Special Ops

WILLISTON — Williams County will soon have its own specially trained group of law enforcement officers armed with the skills and resources to respond to a number of different emergencies.  

The sheriff’s office is forming a 20-member special operations and response team, designed to handle dangerous situations, offer help during natural disasters and even act as extra security when the need arises.

The joint effort includes members of the Williams County Sheriff’s Office, Williston Police Department, Northwest Narcotics Task Force and may extend to the Bureau of Criminal Investigation.

Training and equipment for the elite group will be paid for by revenue from a public safety tax instituted last year.

“This was an opportunity to build or organize something that is greatly needed in our area,” said Capt. Verlan Kvande of the Williams County Sheriff’s Office. He is a key organizer behind the team, which has nearly $370,000 in tax income to work with.

Now, when local police are faced with particularly dangerous situations, the wait time for backup from SWAT teams out of Minot or Dickinson can be up to five hours, Kvande said.

He cited more than a dozen incidents in the last year and a half that presented a need for a specialized local response.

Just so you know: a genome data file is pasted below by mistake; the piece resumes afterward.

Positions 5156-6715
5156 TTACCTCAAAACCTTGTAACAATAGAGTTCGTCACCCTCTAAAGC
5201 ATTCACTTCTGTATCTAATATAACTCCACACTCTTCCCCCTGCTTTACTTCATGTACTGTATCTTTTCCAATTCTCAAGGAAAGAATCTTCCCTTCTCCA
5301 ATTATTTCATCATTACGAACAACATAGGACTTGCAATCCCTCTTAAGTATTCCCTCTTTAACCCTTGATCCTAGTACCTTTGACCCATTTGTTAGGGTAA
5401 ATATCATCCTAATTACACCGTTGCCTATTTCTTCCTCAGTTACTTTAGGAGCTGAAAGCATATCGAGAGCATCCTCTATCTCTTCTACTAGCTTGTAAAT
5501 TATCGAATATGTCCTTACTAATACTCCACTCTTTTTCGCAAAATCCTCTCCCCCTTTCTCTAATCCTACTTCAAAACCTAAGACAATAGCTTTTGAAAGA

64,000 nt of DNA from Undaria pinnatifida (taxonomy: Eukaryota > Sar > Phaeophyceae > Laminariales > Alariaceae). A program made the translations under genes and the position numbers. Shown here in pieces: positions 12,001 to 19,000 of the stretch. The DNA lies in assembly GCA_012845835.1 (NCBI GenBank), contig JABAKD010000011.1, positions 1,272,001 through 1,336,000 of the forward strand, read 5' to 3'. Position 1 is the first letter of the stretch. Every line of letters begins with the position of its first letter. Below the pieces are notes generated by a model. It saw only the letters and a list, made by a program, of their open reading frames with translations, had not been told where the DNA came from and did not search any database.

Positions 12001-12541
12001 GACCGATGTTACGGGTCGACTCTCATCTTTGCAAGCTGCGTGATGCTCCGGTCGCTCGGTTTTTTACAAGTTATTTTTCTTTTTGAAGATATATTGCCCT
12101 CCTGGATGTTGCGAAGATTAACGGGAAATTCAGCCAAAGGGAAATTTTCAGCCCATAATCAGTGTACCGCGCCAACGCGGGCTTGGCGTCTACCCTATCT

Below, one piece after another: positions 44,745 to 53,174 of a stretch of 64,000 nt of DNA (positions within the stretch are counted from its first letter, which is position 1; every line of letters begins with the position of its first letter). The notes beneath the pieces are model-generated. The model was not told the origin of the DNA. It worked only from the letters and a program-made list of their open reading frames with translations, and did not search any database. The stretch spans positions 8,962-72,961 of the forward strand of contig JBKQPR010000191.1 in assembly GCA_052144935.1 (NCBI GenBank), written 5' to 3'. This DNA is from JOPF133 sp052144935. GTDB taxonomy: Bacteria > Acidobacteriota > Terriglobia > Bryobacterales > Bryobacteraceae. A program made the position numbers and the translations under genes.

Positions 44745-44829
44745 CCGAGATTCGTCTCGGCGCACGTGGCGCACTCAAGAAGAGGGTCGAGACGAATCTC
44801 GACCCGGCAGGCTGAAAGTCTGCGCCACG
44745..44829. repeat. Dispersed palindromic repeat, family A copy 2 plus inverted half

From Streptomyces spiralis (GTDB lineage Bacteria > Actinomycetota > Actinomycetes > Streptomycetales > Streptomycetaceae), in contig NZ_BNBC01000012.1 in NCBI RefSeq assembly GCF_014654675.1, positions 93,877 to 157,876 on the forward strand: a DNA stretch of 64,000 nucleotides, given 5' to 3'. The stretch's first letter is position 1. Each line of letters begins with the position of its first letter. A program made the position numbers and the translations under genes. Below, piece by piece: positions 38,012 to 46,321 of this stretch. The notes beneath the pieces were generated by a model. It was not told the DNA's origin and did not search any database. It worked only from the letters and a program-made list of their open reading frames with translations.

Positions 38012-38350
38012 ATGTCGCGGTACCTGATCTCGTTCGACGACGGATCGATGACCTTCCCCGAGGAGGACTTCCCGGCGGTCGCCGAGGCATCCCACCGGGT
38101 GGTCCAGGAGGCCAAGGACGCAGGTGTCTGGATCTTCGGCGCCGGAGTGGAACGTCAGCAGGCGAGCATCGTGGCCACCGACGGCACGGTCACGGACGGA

Officers were selected through an application process that scrutinized experience and job performance as well as fitness. Successful candidates now face rigorous training in advance of a certification process holding them to national standards.

Following certification, the team will be available to assist other agencies statewide.

A team commander and team leaders are already in place, and will be headed to Idaho, Minnesota and New Jersey for SWAT training this spring.

Specialized equipment for the group will include an armored vehicle designed to withstand .50 caliber rounds. The steel-frame truck is now being built, and will likely be finished in early fall. Its uses include providing cover from bullets for police, and getting people out of harm’s way.

“It doesn’t matter if we’re rescuing cops or civilians, it can roll up and take rounds,” Kvande said.

The vehicle’s $424,900 price tag will be covered by sales tax income.

Yearly training and equipment costs for the team will total nearly $50,000, an amount that will be requested from the county’s annual budget, he added.

 

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